The four Golden Globe nominations for Joker (including best motion picture-drama, best director, and best actor) are a nod to how far comic book cinema has come in terms of big-screen relevance and critical acclaim. But the shrug-and-snub that greeted HBO’s wildly ambitious Watchmen series (as well as Amazon’s ultra-violent The Boys) shows how little traction the cape-and-mask crowd have in the universe of respected television drama.
The artistic relevance of superhero fare has been a front-and-center topic for years now. Christopher Nolan’s The Dark Knight (2008) was the first comic book adaptation to win an Academy Award in an acting category (Heath Ledger’s posthumous Oscar for portraying a scabby, mysterious version of the DC Comics villain known as the Joker) but it’s failure to earn a best picture nomination prompted the Academy to widen the field of nominations to get more crowdpleasers in contention.
That set the stage for the best picture nomination last year for Black Panther, the Disney/Marvel Studios blockbuster that transcended the superhero genre to become a cultural moment with its ennobled vision of a hidden African nation emerging to take its place in the international community. Despite the feel-good fervor surrounding that Black Panther success, Marvel Studios has been slagged recently in prominent fashion by filmmaking demi-gods Martin Scorsese and Francis Ford Coppola who see the mega-success of Marvel’s producer-centric system as a crass threat to director-driven filmmaking and the tenets and traditions of the pair’s beloved auteur theory.
Scorsese’s harsh appraisals of Marvel films (he called them theme-park rides in disguise, essentially) is being widely misread as primarily a put-down of superhero storytelling and comic book adaptations but The Irishman director’s own early involvement with Joker should underline the fact that his sour opinion is more nuanced than that. In his New York Times essay on the topic, Scorsese was clearly aiming his disdain at Marvel’s method not its source material. It’s not Stan Lee’s work that peeves Scorsese, it’s the triumph of sequels over surprises.
“Many of the elements that define cinema as I know it are there in Marvel pictures,” Scorsese wrote, although he admits he’s never watched one of the hit films. “What’s not there is revelation, mystery or genuine emotional danger. Nothing is at risk. The pictures are made to satisfy a specific set of demands, and they are designed as variations on a finite number of themes.”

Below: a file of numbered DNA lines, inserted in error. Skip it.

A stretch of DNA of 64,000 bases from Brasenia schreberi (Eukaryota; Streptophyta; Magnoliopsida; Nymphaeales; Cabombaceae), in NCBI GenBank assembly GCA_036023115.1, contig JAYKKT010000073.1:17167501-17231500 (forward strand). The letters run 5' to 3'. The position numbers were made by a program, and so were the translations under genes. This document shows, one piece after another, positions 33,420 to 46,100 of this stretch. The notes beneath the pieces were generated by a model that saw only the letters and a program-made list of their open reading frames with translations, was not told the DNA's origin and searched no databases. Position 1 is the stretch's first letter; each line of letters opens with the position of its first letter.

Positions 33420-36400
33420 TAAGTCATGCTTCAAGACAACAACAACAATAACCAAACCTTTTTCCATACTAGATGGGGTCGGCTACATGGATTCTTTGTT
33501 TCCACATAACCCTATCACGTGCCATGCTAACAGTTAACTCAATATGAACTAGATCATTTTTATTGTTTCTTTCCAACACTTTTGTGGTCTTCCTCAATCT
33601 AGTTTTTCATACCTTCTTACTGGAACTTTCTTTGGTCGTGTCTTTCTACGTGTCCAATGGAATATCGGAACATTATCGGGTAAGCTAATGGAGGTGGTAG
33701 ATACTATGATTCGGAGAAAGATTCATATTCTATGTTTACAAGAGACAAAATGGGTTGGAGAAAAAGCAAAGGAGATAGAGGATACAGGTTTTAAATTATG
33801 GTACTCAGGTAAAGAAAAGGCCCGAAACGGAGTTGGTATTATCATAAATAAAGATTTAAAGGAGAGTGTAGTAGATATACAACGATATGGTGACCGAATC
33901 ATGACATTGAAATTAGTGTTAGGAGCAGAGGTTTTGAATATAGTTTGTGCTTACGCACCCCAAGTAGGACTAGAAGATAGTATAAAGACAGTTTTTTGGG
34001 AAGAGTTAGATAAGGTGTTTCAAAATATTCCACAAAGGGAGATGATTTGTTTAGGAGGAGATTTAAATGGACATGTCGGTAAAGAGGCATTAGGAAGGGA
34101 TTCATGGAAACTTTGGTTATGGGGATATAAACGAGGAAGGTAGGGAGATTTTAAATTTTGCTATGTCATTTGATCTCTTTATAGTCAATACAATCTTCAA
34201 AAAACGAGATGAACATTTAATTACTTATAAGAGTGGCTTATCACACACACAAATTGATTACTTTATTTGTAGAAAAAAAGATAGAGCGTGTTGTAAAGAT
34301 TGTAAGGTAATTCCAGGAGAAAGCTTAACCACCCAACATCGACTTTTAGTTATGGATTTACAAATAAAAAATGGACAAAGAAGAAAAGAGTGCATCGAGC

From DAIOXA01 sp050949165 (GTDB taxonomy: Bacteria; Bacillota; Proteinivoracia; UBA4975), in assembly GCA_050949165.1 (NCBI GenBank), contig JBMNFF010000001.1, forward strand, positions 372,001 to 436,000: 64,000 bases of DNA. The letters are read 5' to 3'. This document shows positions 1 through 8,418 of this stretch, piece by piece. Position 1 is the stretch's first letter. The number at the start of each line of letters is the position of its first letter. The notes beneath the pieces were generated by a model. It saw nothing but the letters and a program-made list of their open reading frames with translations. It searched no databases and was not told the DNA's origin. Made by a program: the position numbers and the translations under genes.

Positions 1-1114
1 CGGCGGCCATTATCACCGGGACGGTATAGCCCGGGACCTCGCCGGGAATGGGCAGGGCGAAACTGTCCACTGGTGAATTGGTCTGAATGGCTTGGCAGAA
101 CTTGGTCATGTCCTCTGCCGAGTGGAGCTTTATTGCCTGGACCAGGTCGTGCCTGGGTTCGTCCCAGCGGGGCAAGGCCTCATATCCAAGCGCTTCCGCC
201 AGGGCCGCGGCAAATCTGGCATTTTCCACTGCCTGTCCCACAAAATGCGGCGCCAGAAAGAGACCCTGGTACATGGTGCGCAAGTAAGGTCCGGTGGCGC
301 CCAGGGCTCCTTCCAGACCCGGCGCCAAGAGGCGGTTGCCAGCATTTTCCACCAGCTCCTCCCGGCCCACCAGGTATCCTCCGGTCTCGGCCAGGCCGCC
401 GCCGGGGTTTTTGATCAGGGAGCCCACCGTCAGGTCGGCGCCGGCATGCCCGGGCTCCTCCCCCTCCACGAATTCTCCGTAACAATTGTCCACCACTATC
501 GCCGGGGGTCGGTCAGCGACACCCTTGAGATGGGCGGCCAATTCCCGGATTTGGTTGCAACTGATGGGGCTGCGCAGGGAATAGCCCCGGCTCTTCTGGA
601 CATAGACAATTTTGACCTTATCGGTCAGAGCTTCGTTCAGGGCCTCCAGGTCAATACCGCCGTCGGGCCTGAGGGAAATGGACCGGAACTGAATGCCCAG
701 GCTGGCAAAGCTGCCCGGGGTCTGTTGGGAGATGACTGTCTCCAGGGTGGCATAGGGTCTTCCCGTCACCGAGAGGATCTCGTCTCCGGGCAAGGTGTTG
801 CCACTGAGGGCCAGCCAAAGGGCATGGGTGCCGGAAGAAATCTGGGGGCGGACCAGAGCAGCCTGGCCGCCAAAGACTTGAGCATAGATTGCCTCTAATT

There’s an argument to be made that John Ford westerns, Akira Kurosawa samurai epics, and Woody Allen comedies were also “made to satisfy a specific set of demands” and “designed as variations on a finite number of themes.” But Scorsese’s indignation about the template approach of Marvel (and the way it puts brand expectations over filmmaker risk-taking) is certainly a valid topic of debate.
I’d argue thatJames Gunn’s Guardians of the Galaxy and Taika Waititi’s Thor: Ragnarok certainly show that filmmaker individuality can thrive within Marvel’s interconnected mythology and its campus approach to spectacle filmmaking. And if anyone doubts that superhero fare can rise above its tropes with startling results, there’s ample rebuttal from recent big-screen hits like Joker, Logan, Spider Man: Into the Spider-Verse, Wonder Woman, The Incredibles 2, Deadpool,and Deadpool 2.
The Hollywood Foreign Press Association acknowledged that surge in compelling superhero storytelling with the four Golden Globe nominations for Joker: Best Motion Picture-Drama (where it will compete with Scorsese’s The Irishman), Best Director for Phillips, Best Actor-Drama for Phoenix (who goes up against Christian Bale, Nolan’s former Batman), and Best Original Score-Motion Picture for Hildur Gudnadottir.
While HFPA voters should be commended for recognizing Joker as a no-joke contender for awards recognition but, sadly, they missed the equally valid opportunity to celebrate Watchman as what it is: television’s most compelling and idiosyncratic new drama. The alternate-universe saga (where Hollywood icon Robert Redford is president) leads the medium’s vanguard of subversive superhero shows, too, along with The Boys, The Umbrella Academy, Doom Patrol, and animated newcomer Harley Quinn (as well as the sadly departed Netflix franchises Jessica Jones and Daredevil).
MOORE OF THE SAME: Two of this year’s biggest superhero successes lead back to one of the most fascinating figures in comics: Alan Moore, the mercurial British creator who a couple of years ago dismissed the genre as “both tremendously embarrassing and not a little worrying.” — a foreshadowing of some of Scorsese’s gripes.
Moore is the man of the moment for work he did decades ago. Watchmen is a revisitation to the world created in the DC Comics masterpiece of the same name, by Moore and artist Dave Gibbons, which was originally published in 1986. While Joker is an original story and invents a new origin and persona for the title character, the movie has strong roots that lead back to another edgy Reagan Era milestone: The Killing Joke, the 1988 classic by writer Moore and artist Brian Bolland that reframed the Joker’s backstory by adding stand-up comedy elements, mental-health pathos, and a subversive and ironic theatricality — all aspects that echo in Phillips’ film in a major way. (The Killing Joke was also adapted as Warner Bros. Animation direct-to-video film in 2016.)
Moore’s presence doesn’t end there. His phenomenal run on Swamp Thing in the 1980s was also the key source material for the blink-and-you-missed-it supernatural series Swamp Thing on DC Universe. The James Wan-produced series never made it out of the muck (for reasons that elude even Wan), which is a shame, especially if it discourages any other adaptation efforts. The Swamp Thing comics of the 1980s may be the most compelling storytelling of Moore’s illustrious (and cantankerous) career.